The hope in play

‘Serious Play’ looks at whimsical design in mid-century America

'Serious Play,' at Denver Art Museum, co-curated by Darrin Alfred and Monica Obniski.

America was reborn after World War II. Industries that thrived producing goods during and for the war sought new means of production. Everyday Americans were refocusing on the home and the baby boom was in full swing. Hope bloomed, for a time, and Americans savored the breath of fresh air.

During this fruitful time, designers of all sorts, in textiles, furniture, architecture, toy-making and more, imbued the American landscape with playfulness and whimsy. It’s this trend that is the spotlight of the Denver Art Museum’s latest exhibit Serious Play, showing through Aug. 25. Serious Play traces the styles that shaped childhood, home life and the work place in mid-century America. 

“This was an era just after the war. There was this younger population that wasn’t interested in their parent’s furniture,” says Darrin Alfred, curator of architecture and design at DAM. “They wanted something that was new and modern. Also, because of the rationing that happened and the scaling back of production in this realm, there was this interest for whimsical objects, for bright colors, for really fun patterns.” 

Co-curated by Alfred and Monica Obniski, curator of 20th and 21st century design at the Milwaukee Art Museum, the exhibit showcases items like odd-shaped sofas, quirky wall hangings, fun-shaped clocks and knickknacks used for personal flair such as folk art and travel souvenirs. This was an age when personality was fostered, and to combat the mass consumerism of the time, Alfred says, people were encouraged to make their spaces unique. 

Branching off from the American home, Serious Play examines how other facets of life were developing, too. As America fought for superiority, there was a push for children to become more creative. The show displays educational, do-it-yourself and building toys that were heavily touted at the time. 

Corporations also wanted to capitalize off this prevalent spirit and infused their workspaces, products and advertisements with bold freshness. Many had to redefine their business, such as aluminum company Alcoa. During wartime, Alcoa was using its resources to support the war efforts; afterward it had to figure out how to remarket for consumers. 

“[Alcoa was] really interested in showing designers and the broader American public how aluminum could be this great product or material for the future,” Alfred says. “Not just for the pots and pans in your home or the aluminum furniture in your backyard. It could be really this very innovative and exciting material to use in all types of design.”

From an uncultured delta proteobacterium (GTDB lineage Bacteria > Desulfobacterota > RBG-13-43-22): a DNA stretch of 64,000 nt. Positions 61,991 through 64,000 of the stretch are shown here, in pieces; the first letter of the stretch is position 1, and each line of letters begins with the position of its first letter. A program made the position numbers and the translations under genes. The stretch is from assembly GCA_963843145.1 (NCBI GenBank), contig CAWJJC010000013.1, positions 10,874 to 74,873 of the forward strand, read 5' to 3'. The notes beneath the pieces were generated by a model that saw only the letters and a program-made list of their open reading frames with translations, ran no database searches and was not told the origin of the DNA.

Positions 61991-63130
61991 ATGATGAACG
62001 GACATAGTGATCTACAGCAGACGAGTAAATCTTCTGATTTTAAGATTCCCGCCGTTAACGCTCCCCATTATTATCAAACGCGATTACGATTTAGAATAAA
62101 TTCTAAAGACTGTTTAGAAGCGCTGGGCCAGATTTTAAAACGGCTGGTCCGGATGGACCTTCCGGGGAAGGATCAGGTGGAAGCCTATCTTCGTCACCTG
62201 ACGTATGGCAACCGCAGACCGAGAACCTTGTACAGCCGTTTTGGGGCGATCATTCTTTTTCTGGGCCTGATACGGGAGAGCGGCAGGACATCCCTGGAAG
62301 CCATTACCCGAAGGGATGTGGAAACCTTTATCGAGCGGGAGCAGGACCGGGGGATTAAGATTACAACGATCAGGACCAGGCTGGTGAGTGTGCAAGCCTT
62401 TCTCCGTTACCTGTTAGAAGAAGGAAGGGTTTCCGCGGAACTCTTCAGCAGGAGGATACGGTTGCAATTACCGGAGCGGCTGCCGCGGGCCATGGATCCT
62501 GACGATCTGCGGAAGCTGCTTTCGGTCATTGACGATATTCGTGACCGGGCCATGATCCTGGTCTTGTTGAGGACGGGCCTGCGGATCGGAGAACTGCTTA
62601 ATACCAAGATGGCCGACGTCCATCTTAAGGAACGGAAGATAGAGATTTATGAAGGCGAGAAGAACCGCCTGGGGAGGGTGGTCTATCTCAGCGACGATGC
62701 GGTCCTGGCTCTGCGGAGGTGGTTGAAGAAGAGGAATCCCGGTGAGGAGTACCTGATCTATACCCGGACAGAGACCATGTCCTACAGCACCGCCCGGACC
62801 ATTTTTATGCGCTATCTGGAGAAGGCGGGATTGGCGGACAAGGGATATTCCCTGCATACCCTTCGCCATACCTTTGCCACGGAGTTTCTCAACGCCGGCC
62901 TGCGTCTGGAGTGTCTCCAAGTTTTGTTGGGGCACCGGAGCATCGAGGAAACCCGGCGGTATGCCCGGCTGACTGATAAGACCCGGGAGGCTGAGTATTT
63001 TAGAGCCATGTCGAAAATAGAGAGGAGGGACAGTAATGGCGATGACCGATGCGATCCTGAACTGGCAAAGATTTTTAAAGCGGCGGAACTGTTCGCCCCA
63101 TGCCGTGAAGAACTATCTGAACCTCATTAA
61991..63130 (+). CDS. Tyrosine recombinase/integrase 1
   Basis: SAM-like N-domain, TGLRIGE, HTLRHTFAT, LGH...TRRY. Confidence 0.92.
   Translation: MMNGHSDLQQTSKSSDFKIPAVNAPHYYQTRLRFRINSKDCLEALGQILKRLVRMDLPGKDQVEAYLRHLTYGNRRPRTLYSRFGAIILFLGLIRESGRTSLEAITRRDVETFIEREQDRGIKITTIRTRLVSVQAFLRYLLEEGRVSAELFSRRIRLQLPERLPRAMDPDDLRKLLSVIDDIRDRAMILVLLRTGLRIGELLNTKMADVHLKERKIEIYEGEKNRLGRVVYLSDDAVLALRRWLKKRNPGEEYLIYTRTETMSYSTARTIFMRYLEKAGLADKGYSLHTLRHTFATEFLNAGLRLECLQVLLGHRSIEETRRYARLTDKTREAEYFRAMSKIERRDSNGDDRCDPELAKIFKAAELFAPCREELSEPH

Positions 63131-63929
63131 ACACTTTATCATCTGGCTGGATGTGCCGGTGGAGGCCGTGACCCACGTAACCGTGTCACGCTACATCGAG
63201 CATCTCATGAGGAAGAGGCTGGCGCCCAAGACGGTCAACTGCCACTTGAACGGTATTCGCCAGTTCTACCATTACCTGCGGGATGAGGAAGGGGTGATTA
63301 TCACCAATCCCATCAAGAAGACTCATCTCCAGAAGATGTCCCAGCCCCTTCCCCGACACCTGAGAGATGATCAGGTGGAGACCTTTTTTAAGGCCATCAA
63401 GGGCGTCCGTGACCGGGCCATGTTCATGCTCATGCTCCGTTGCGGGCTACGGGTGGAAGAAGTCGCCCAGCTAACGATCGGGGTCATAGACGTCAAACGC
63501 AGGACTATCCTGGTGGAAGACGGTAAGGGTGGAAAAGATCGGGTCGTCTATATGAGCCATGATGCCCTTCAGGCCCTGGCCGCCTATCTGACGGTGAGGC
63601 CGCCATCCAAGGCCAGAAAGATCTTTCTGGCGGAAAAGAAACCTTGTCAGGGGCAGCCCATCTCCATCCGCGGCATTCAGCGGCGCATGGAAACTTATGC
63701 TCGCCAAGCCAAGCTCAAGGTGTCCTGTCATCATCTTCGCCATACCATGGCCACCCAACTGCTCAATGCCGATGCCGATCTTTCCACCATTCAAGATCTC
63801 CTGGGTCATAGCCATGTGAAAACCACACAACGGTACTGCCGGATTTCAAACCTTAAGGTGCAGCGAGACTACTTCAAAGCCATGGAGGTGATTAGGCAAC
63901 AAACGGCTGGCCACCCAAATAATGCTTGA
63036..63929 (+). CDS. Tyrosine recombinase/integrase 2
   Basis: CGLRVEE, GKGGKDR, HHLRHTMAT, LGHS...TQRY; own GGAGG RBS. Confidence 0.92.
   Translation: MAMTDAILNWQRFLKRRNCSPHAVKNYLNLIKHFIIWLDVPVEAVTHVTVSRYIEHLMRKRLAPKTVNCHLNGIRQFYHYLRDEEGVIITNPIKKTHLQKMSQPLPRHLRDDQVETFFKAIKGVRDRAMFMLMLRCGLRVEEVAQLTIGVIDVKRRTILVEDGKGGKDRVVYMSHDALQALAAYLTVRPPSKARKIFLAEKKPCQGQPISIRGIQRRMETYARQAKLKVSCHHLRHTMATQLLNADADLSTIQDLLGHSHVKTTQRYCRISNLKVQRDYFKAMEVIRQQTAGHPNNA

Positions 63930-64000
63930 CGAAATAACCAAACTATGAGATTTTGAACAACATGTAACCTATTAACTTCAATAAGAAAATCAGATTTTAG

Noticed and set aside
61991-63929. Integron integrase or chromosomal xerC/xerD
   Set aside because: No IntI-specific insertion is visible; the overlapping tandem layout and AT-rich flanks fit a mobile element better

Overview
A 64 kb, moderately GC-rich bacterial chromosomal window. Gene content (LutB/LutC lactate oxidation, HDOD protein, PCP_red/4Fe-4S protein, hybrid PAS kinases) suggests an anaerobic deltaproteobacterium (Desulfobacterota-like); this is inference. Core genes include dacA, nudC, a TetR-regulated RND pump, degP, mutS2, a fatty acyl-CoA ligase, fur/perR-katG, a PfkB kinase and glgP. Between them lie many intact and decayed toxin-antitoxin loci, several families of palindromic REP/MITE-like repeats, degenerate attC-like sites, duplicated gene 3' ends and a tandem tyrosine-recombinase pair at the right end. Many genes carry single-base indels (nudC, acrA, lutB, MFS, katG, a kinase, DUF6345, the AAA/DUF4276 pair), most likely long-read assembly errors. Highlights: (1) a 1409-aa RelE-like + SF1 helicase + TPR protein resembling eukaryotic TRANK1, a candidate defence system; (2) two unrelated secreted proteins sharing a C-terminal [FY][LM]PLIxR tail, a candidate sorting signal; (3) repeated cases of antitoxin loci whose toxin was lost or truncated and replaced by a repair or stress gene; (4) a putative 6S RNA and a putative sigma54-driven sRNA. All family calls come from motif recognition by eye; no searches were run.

Looking at design is an effective way to capture the feeling of an era. It is one of the most relatable art forms because, for example, everyone deals with furniture on a daily basis. That fact has had many people asking Alfred why furniture would be featured in an art museum. 

“There is this creativity and personal expression involved. Just as a painting can have a thousand different outcomes, so can designing a chair,” he says. “And even though [with designing a chair] there’s a problem behind it, the solution can be so varied that there is this art aspect to it.

“Many designers aren’t interested in solving a design problem,” he continues. “They’re more interested in using the form of a piece of furniture or a chair to express an idea or a thought whether that be social, cultural or political.” 

There’s a blurred line between art and function that is prominent in Serious Play. Many pieces of furniture are intriguing or beautiful to look at but might not be the coziest couch for your living room. This notion is where the theme of play emerges and shows its value. 

Alfred acknowledges that while play may have a negative connotation as something only for children, it was an abundant approach for designers at the time. It encourages forward-thinking, exploration and originality. 

“The idea of play can be approaching something without a specific solution in mind,” he says. “To be able to experiment and innovate you have to open your mind to all sorts of opportunities. Approaching these projects from a playful state of mind allows you to be a little bit more open-ended about what the solution could be, can be or would be.” 

While the exhibit is not explicit in its parallels, Alfred sees many similarities between mid-century America and now. Cultures frequently have to revamp when outdated ideas reach their peak. In today’s world people are striving to modernize their lifestyles, corporations are creating more visionary work spaces, industries are fighting to keep up with the breakneck market changes and the dismal political arena has many clamoring for whimsy. 

Fresh ideas breed hope. After hard times, a community places faith in the future. It’s an idea we can utilize: Play today for a better tomorrow.    

ON THE BILL: ‘Serious Play’. Denver Art Museum, 100 W. 14th Ave. Parkway, Denver. Through Aug. 25. 

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